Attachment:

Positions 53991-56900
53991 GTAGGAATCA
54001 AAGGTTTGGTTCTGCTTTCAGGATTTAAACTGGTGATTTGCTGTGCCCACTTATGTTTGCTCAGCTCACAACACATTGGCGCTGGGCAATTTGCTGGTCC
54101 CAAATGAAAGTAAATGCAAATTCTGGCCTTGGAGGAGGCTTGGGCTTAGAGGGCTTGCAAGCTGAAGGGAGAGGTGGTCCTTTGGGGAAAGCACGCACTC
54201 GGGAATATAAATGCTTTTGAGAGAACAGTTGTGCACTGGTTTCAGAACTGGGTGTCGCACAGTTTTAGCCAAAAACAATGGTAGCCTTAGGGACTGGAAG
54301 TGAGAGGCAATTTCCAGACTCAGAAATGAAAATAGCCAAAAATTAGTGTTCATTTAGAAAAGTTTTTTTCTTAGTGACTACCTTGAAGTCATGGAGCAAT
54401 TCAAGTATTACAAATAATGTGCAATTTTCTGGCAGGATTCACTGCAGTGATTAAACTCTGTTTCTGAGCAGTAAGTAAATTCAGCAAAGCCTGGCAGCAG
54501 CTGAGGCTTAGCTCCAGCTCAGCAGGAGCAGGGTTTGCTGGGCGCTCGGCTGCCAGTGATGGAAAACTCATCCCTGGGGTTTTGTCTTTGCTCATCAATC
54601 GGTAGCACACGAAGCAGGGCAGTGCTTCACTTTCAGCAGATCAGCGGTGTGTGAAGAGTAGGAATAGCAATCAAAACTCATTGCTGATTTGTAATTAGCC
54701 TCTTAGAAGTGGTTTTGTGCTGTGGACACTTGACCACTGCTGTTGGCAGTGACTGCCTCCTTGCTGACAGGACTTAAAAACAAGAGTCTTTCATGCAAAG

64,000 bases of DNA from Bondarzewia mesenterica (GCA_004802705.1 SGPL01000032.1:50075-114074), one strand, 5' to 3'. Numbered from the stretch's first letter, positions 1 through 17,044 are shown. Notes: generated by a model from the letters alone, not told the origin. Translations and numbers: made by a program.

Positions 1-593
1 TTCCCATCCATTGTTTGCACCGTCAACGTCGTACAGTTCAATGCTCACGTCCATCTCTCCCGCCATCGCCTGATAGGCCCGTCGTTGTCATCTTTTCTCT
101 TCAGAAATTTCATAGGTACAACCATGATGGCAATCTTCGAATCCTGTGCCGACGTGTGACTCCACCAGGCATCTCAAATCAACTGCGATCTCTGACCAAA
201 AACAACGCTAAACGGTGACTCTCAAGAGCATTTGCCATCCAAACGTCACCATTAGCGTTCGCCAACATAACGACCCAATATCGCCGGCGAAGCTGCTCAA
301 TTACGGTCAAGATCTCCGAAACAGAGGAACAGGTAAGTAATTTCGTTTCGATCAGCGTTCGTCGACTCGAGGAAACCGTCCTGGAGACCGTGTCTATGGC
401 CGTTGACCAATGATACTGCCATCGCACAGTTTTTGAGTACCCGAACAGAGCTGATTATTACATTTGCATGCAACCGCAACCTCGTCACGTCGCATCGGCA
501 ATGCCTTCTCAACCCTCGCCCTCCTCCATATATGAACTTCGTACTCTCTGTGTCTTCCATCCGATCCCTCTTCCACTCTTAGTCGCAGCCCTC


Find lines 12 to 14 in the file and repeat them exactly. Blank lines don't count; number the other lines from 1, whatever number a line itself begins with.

Positions 1-593
1 TTCCCATCCATTGTTTGCACCGTCAACGTCGTACAGTTCAATGCTCACGTCCATCTCTCCCGCCATCGCCTGATAGGCCCGTCGTTGTCATCTTTTCTCT
101 TCAGAAATTTCATAGGTACAACCATGATGGCAATCTTCGAATCCTGTGCCGACGTGTGACTCCACCAGGCATCTCAAATCAACTGCGATCTCTGACCAAA